Clinically double hypoglossal canal is important in diseases involving the hypoglossal nerve and canal at the skull base, include benign tumours such as large glomusjugulare neoplasms and other skull base neoplasms include, metastases and myeloma, as well as tumors of neural origin (neuromas,

schwannomas), meningiomas also can occasionally occur in this region. Extension of extracranial malignant neoplasms such as squamous cell carcinoma of the head and neck and infection also may involve the hypoglossal canal and also during arteriovenous fistula [14, 15].

Embryologically the nerve originates from several segments and this may result in the canal being divided into two for part or all of its length [9]. In one of the study B. Nayak [16] found that, nerve passing as two roots in to the occipital bone and emerging out as one. The nerve roots might get trapped during the ossification process in the occipital bone unilaterally or bilaterally, may result in minor degrees of alterations in movements of the tongue. Though this might not produce any major problems in movements of the tongue, they are

good enough to change the quality of the words DISCUSSION pronounced by the individual.

The hypoglossal canal is a permanent component CONCLUSION of the skull in both man and animals [10]. In this study, found incidence of 34.5% hypoglossal canal In this study we found incidence of 34.5% of double in skull of south Indian population, these findings hypoglossal canal, clinically it is important, are very close to the study of Wysocki et al., found hypoglossal nerve roots might get trapped during 43% cases of double hypoglossal canal in both the ossification process of occipital bone may lead human and other mammalian species [11]. In one to disturbance in speech. Knowledge about these of the study, Zaidi et al., reported incidence of may be useful for anthropologists, radiologists and 12.5% in north Indian crania [12]. Berge JK et al neurosurgeons. found duplication, unilaterally on right in 8% skulls, left in 20% skulls and bilaterally in 4% skulls [13]. REFERENCES Compared to these studies our study shows more incidences of 34.5 % than U.P India (12.5%) [12], 1. P L Williams, LH Bannister, MM Berry, Harold Ellis. Nigeria (11.6%), Palestine (7%), Palestine modern Skeletal system, Gray’s Anatomy; The anatomical (8.3%), Burma (9.8%), Egypt (16.6%), India basis of clinical practice. Churchill Livingstone, (Punjab, 17.9%), North America (24%) and South London; 1995. pp.567 583 2. Lang J, Hornung G. The hypoglossal channel and its 5. Gisel A. The vein in the canal hypoglossal. Brain contents in the posterolateral access to the structure and function. 1956;119(3):257–8. petroclival area. Neurochorurgia 1993;36:75–80. 6. Canalis RF, Martin N, Black K, Ammirati M, 3. Wysocki J, Kobryń H, Kobryńczuk F. Proportion Cheatham M, Bloch J et al. Lateral approach to analysis of hypoglossal canal elements in human, tumors of the craniovertebral junction. Laryngoscope macacus and dog. Med SciMonit 1998;4(2):52–4. 1993;103(3):343–9. 4. Leblanc A. The . Anatomy imaging 7. LE Double, AF Le Double. Treaty changes in the vascularisation. 2nd edition. Berlin, Heidelberg: skull of man and their significance in view of Springer; 1995.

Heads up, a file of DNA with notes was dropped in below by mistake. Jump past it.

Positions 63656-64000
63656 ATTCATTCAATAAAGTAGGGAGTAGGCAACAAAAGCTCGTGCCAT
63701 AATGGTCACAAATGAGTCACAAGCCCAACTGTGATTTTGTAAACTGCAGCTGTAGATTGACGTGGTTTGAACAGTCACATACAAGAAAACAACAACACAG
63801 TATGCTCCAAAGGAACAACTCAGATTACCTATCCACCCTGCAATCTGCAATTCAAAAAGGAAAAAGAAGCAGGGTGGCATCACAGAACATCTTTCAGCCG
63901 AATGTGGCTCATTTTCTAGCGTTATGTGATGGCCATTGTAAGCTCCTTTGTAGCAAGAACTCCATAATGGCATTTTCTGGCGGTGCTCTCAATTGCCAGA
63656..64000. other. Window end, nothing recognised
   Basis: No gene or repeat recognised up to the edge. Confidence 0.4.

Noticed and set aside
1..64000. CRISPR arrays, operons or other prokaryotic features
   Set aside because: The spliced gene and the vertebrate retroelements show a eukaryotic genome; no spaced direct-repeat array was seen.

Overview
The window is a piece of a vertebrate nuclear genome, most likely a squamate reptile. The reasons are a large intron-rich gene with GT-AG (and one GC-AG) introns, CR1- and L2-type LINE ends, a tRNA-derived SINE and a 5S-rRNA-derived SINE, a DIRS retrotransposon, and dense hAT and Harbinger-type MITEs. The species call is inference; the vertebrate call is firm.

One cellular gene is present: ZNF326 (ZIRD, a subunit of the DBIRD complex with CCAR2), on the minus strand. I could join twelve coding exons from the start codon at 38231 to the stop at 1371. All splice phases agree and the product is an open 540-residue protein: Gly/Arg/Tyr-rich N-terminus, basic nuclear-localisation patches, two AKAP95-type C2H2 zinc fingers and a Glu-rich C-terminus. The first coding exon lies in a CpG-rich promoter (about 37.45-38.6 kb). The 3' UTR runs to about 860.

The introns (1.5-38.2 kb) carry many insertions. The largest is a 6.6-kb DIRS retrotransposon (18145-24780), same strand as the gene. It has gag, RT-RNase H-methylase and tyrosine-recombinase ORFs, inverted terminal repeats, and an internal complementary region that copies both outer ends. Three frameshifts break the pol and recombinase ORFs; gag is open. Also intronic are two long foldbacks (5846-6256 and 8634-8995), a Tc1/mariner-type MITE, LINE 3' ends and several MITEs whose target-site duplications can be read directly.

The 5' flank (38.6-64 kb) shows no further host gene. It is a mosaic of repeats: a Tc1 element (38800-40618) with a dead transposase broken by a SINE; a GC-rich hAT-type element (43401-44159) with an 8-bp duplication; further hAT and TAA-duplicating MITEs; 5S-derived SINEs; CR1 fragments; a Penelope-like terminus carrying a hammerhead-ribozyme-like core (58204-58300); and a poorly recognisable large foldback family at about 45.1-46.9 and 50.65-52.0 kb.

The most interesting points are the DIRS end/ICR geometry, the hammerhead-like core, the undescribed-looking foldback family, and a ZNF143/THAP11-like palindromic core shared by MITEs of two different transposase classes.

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Gajanand RP et al: Double hypoglossal canal www.jrmds.in

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symmetry of foramina of the human skull. ClinAnat Date of Submission: 18/03/2016 2001;14(6):406-13. Date of Acceptance: 22/05/2016